Quarterly roundup: Your November 2022 news from Dryad 

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Register for Dryad’s November open house

Emerging data publishing guidance set out by the recent memo from the Office of Science and Technology Policy (OSTP) and the U.S. National Institute of Health (NIH) require change from researchers, institutions, and publishing organizations. Simply posting data to the internet will not meet these new criteria.  

On November 30, Dryad will host its first Open House event to discuss ‘How to align with new US data access policies’ to support those affected and their transition to meet new requirements for open access to research data.  

To ensure as many of our community can join as possible, we will be running two sessions on November 30.


New Board of Directors and team members

Dryad welcomes new international Board of Directors and team members to support the organization in addressing major national policy developments and enhancing the platform to serve the evolving needs of researchers.  

The governing board includes four new members who offer a wealth of experience and diverse perspectives and knowledge in open research data publishing:  

  •   Andrew Beckerman, University of Sheffield 
  •   Barbara Ebert, German Federation for Biological Data e.V. 
  •   Kristi Holmes, Northwestern University 
  •   Devika Madalli, Indian Statistical Institute.  

The team expansion includes the appointment of five accomplished individuals

  • Bryan Gee as Curator 
  • Audrey Hamelers as Senior Full Stack Developer 
  • Jess Herzog as Head of Publishing Services 
  • Mark Kurtz as Head of Business Operations 
  • Sarah Lippincott as Head of Community Engagement  

Dryad’s stance on U.S. data policies

“…Dryad is well-positioned to support research communities that will rapidly need to develop research management strategies in response to the policy…” – Sarah Lippincott, Head of Community Engagement

Dryad serves and supports all stakeholders across the research data landscape through complying with, evaluating, and providing the most up-to-date information on new and existing data policy. The below blog entries explore in detail Dryad’s role and support across three important policy announcements and updates:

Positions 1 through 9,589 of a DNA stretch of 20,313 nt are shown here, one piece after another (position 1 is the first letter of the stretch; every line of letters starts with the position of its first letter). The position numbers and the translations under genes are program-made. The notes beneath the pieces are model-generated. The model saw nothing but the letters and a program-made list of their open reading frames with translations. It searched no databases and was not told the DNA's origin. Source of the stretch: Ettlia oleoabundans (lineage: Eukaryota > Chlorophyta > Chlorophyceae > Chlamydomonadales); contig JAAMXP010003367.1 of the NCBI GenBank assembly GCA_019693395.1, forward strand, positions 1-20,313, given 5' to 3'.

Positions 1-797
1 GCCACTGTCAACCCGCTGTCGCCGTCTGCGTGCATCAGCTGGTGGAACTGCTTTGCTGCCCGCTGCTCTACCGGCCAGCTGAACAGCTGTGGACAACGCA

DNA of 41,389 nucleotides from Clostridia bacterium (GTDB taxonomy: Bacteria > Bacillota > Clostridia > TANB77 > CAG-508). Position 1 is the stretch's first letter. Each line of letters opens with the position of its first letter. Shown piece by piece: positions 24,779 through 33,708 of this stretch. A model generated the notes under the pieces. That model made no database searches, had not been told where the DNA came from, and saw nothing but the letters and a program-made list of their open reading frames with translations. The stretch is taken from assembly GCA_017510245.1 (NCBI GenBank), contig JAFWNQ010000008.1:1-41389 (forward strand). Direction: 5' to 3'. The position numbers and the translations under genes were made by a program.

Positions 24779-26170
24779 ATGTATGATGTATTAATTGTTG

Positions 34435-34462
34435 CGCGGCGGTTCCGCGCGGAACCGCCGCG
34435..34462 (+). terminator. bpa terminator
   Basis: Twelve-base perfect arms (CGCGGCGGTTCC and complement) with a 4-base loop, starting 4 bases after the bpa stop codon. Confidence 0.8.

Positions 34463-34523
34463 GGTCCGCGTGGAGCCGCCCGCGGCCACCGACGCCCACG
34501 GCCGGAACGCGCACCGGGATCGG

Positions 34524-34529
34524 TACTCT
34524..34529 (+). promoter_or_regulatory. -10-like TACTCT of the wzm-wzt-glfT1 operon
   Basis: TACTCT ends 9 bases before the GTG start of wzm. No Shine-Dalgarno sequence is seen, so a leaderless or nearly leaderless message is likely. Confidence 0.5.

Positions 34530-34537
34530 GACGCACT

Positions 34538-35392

Making Dryad more data science friendly

By undertaking a detailed analysis in 2022 of the Dryad corpus and the API, and establishing a partnership in 2021 with Frictionless to run data validation across all new submissions, combined with community listening, it revealed that with any data publisher, value needs to lie in the usability of published datasets. Dryad has used this insight to focus on feature sets that are centered on reusability, machine usability, and pluggability – through aligning with popular data science tools, educating researchers along the submission process with more complex checks, and automated tooling for quality, and more.  

 “Becoming part of the Dryad community has helped us at Lane Medical Library build stronger connections with researchers on campus, engage more fully in discussions related to the management and sharing of research data, and become part of the broader open science community. Being able to address the question ‘How should I share my data?’ with a top of the line and curation-focused platform not only helps us to address an immediate need but allows us to position the library as a source of expertise on related issues more generally.”

– John Borghi, Director, Research & Instruction, Lane Medical Library, Stanford 

Feedback and questions are always welcome, to hello@datadryad.org

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Data stories: Open data for climate justice

Access to reusable, restriction-free open data is critically important to advancing research that helps communities around the world understand and respond to the impacts of climate change. In support of this year’s Open Access Week theme, “open for climate justice,” Dryad data curator Bryan Gee rounded up a sample of the many Dryad datasets published in support of climate-related research.  

Open Access Week 2022 promotional image, with various pictures of human  impact on the environment overlayed with the OA lock logo.

The role of museums in climate and biodiversity research

  1. Jensen et al. identified a new (but sadly now-extinct) lineage of Galapagos giant tortoise by sampling skeletons collected 116 years ago and now stored at the California Academy of Sciences. Access the data and read the article.
  2. Wehi et al. analyzed isotopic data from dozens of museum specimens of the New Zealand kea, some nearly 150 old, to test whether increased human land-use led to dietary shifts in this parrot. Access the data and read the article.
  3. Stuart et al. compared genomic data of 19th-century and modern common starlings and found parallel evolution (globally common factors) and divergent evolution (novel habitat invasion). Access the data and read the article.
  4. Dubinner and Meiri examined around eight thousand bird specimens collected over the last 70 years in Israel and found that birds have either become smaller or longer, both adaptations to mitigate higher temperatures. Access the data and read the article.
  5. Castelli et al. studied museum and wild specimens of the bearded dragon (with temperature-dependent sex determination) and found that local adaptation counteracts the tendency for high temperatures leading to sex reversal. Access the data and read the article.
  6. Sheard et al. used datasets, including museum collections, to examine ant biodiversity in Denmark over 119 years, showing dynamics are more complex than the simple “insect decline” narrative. Access the data and read the article.

Impacts of climate change and human activity on terrestrial (land) ecosystems

  1. Wu et al. studied Chinese piebald odorous frogs on dam-formed artificial islands and found island females show dwarfism and diet shifts compared to non-islanders, but island males show no differences. Access the data and read the article.
  2. Pellerin et al. tested experimental populations of the common lizard and found that the effects of temperature increases on life history and population structure is highly dependent on (dis)connectivity between thermal habitats. Access the data and read the article.